When asked what he’s learned from the process of making his directorial debut, Robert answered:

“I think what I’ve learned is just to be true to yourself. To not be afraid to put yourself in the film, even if you’re not acting. Just to let the camera capture what it is you’re feeling. To trust yourself completely and not be afraid to show the world your very best self. That’s what I try to do now every time I step on set. I try to bring my best self every time, no matter what the scene is. I think that’s something that will stay with me for the rest of my life. It never goes out of style, always keeps you feeling fresh, and keeps the energy high on set.”

Eclipse: Living In La Bella Vida

A lot has changed since the twilight of 2002 when the owner of a Glendale, California toy store bought some wooden spoons and earmuffs for a young boy. Aside from the child’s wardrobe, most of what was in his shopping cart was books, specifically vampire-related books. While his aunt and uncle may have thought it was funny that a toddler would walk into their toy store asking for a magical wand or a vampire hat, it was actually quite the opposite: It was a classic case of a child’s wish coming true and for the first time in his life, he found something that interested him and kept him fascinated. Unfortunately for the young boy, his joy wouldn’t last long.

Since that day, Robert Pattinson has lived in constant fear of running out of material. Each book in the Twilight series is considered to be a complete work, but he worries that eventually his luck will run out. In order to prevent this from happening, he makes sure to read the newest books as soon as they’re released and tries to attend book signings and meet-and-greets with his favorite authors whenever possible. It wasn’t always easy, as you’ll soon see. His first experience with an author was when he was six years old and his father took him to meet Robert Heinlein, the author of the Time Machine and The Moon is a Harsh Mistress. While Heinlein was initially reluctant to talk with a six year old, his son eventually won him over and they had a lengthy conversation about literature and science fiction.

In 2012, Robert Pattinson was interviewed by Charlie Rose, in which he discussed his obsession with vampires and the Twilight saga. At that time, he was promoting the film adaptation of the popular Young Adult novel, The Giver. When asked how he prepared for the role of Jonas, the young leader of the community, Pattinson answered:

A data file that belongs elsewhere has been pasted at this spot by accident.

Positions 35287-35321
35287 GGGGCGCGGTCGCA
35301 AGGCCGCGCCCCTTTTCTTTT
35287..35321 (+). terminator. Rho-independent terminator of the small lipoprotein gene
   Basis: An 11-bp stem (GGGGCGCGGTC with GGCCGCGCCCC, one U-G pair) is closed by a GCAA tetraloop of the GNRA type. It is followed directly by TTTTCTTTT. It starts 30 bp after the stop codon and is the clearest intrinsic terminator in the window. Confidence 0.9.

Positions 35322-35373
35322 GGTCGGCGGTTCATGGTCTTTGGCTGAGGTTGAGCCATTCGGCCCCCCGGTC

“I actually read the whole book, which at the time was about 1,200 pages. It was quite long. I think any performance actually has its challenges. I really did my research and tried to keep as much of the book in my head as possible while I was playing it. In some ways, I felt that Jonas was a role that could transform you, as it did for me. It definitely helped that it was based on such a wonderful novel, but I still remember reading it and being completely surprised by some of the story lines.”

It was actually the first time that he’d ever read a novel about human society, as he was born and raised in a secluded English manor house. The experience was completely new and exciting for him. He went on to explain how important it was for him to play a character that he could relate to, as he didn’t feel that he’d ever completely understood what it meant to be human before:

“Before this role, I think I may have understood it more on a spiritual level, as I had read a lot of philosophy and had some great mentors who had taught me a lot about life and about the world having a purpose beyond just me. As a human being, I feel like I understand a lot more now, in that I feel a responsibility to society and to the planet. That’s what interests me about this role and this book; it’s interested me as an actor, and it’s interested me as a human being. To be able to play a character like this makes you think differently about your role as an actor and different things you can do.”